I went to the new bank, pulled into the parking lot, and parked where it said "temporary parking for walk-up ATM customers."  I got out, walked to the ATM, and the screen apologetically told me that the ATM was currently unavailable.   To get out of the bank parking lot (which I also noticed was being paved - apparently this branch isn't open for business at all!  A SIGN WOULD BE NICE, PEOPLE) it was much easier to take a right out of the parking lot than to try to take a left across 4 lanes of traffic.  This gave me the chance to turn around in another parking lot and head to the nearby Starbucks, where I could get a chai latte and simmer down for a while. 

On the way to Starbucks, I passed Fresh Market and remembered that they have bins of nuts and seeds and stuff, and decided to check there for bulghur.  They had it!  (Thank you, Universe)  They also had honey crisp apples, which I have been waiting for since last Fall.  I walked out of Fresh Market with 4 honey crisp apples the size of softballs, 2 things of bulghur wheat, some asiago cheese baguettes, a clif bar, and at the check out stand, an impulse buy of felafal chips, which will go great with tabbouleh!  Score!

At this point I was starving, so I got in the car and ate my clif bar.  This got me past my Starbucks chai latte urge so I came home.  As I unpacked the grocery bags, I remembered that I'd bought yogurt and it had been sitting in my trunk while I wandered around town not going to the bank or buying bulghur.  Now I'm not even in the mood to make tabbouleh.  The ironic thing is, I was on the same block as Azars when I was at Fresh Market and could have saved myself time and about $60 if I'd just gone there in the first place and ordered some take out.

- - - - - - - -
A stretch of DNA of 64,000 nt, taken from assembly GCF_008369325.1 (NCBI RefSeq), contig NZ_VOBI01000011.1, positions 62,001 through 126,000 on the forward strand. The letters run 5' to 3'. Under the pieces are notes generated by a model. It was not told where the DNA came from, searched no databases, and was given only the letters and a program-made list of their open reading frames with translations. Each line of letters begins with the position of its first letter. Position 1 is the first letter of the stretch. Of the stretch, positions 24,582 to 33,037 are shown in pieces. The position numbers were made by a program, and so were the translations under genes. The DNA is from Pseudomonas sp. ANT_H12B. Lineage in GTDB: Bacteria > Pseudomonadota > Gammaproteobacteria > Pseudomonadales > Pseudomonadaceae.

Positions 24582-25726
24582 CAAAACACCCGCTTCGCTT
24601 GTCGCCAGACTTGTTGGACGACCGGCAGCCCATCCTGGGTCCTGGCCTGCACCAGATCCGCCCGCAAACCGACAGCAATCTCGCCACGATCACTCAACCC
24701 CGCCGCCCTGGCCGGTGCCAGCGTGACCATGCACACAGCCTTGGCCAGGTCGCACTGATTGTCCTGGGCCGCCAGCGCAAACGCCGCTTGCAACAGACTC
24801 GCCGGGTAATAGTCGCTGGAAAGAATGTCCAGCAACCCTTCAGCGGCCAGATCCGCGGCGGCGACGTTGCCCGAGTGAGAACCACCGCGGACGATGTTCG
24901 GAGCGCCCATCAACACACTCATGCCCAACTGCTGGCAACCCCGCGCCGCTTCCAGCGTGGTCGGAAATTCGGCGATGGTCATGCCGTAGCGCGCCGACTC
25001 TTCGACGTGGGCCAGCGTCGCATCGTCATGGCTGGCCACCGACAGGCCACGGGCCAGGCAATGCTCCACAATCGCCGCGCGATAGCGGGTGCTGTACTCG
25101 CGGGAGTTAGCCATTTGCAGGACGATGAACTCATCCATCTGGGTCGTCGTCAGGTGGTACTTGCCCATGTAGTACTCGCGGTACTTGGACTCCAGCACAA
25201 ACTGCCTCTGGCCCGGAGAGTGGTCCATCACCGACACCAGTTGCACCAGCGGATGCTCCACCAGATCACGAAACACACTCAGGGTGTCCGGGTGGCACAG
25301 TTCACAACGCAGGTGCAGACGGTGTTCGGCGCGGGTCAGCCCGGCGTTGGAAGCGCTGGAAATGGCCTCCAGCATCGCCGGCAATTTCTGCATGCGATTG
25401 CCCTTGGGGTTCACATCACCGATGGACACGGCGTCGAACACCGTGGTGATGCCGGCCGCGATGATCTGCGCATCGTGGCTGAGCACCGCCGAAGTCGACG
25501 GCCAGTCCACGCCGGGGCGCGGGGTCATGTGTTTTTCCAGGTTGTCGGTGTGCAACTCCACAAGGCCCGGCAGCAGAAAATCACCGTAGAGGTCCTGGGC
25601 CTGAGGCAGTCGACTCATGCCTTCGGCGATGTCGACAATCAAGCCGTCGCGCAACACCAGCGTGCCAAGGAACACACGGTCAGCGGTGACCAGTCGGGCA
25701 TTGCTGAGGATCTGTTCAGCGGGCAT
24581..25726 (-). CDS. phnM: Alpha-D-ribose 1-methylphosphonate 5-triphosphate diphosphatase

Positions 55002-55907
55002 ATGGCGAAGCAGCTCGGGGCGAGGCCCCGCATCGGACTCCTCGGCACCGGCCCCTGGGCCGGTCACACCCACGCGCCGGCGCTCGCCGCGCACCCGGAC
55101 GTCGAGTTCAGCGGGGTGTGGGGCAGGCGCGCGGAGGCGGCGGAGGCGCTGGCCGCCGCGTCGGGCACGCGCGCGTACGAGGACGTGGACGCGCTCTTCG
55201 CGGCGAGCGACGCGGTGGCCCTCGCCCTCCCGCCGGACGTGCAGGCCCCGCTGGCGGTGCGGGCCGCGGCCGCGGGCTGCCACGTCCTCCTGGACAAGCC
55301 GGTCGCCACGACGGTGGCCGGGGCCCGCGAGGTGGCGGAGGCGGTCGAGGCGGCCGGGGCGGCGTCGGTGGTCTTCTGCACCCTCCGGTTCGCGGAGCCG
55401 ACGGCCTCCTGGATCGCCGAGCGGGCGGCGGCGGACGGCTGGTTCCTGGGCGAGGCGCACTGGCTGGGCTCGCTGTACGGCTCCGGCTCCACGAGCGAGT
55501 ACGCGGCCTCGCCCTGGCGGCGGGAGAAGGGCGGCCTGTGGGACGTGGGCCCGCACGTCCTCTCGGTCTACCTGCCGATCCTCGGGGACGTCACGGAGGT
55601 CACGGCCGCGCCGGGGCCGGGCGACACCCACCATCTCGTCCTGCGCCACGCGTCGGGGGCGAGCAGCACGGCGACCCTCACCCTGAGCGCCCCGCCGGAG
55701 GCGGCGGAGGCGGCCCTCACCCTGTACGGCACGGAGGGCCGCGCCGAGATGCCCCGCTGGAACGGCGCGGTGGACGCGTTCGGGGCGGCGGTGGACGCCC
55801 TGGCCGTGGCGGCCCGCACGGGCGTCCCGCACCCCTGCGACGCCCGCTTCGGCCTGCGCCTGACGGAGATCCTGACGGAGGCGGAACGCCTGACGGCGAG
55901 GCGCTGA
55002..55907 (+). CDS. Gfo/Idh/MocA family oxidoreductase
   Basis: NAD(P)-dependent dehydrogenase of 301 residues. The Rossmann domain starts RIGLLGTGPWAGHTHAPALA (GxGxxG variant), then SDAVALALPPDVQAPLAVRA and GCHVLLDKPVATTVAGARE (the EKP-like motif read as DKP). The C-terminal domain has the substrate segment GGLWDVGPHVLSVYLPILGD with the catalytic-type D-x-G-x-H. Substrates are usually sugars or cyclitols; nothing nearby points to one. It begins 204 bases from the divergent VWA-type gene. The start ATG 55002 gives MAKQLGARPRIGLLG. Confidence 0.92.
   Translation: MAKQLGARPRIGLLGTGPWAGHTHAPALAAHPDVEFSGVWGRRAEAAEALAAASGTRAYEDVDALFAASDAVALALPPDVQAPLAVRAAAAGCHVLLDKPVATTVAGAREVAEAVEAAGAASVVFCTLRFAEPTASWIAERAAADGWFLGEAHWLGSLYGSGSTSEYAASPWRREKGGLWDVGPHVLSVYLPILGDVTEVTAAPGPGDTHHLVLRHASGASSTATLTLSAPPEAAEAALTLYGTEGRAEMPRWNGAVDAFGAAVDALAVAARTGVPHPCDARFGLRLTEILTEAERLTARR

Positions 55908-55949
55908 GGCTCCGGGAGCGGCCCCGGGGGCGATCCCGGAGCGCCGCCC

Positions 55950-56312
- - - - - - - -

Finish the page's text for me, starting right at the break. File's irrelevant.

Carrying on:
NEW PLAN:  Drink a bunch of water, surf the net, and try to get back into the mood to cook.

Afternoon Update!  I made tabbouli.  It's delicious, but I only licked the spoon.  I covered it and put it in the refrigerator to age for a while. 

I have to say that as much as I like Ina Garten, I've always felt she has a heavy hand with the salt.  This recipe called for 3.5 teaspoons.  I put 1.5 and it's borderline too salty!  Next time, I will only use .5 teaspoon.  I hate adding salt to recipes.  Over time, most of my recipes have had the salt reduced, then when I got used to that saltiness I would reduce it again. My granola recipe has gone from 1 teaspoon to just a grind or two of the salt grinder.

Anyway, here's a picture of the tabbouleh:

Looks delicious, right?
I'm so happy my parsley is still doing well.  It's growing at the peahouse.  Now that all the cucumbers and melons have been removed from the peahouse, and sun can get in, the parsley really took off.  Come to think of it, ever since that 30-foot tree blew over in hurricane Irene and we replaced it with a 4-foot Japanese maple, the flowers out front are growing a lot better too.  Amazing what sunlight can do.

Parsley Patch
So now a word about the mint.  It was a little bundle when I bought it, but when I took the rubber bands off of the bundle to wash the mint, the mint expanded into a huge amount.  Admittedly, I did not use a whole cup of chopped mint in my tabbouli.  I used about 1/4 a cup.  I also didn't use an entire European cucumber, I used half of a regular one.  And I only used 1/4 a cup of parsley.  I want to notice the bulghur wheat when I eat it.

Seriously, I've got enough mint left to make several more batches of tabbouleh.  Oh boy!  I hope it doesn't wilt.  I'm going to wrap it in a slightly damp paper towel and put it in a freezer bag and into the refrigerator, because I think I saw that on TV somewhere once.  I've never had leftover mint before.

Leftover mint and leftover 1/2 lemon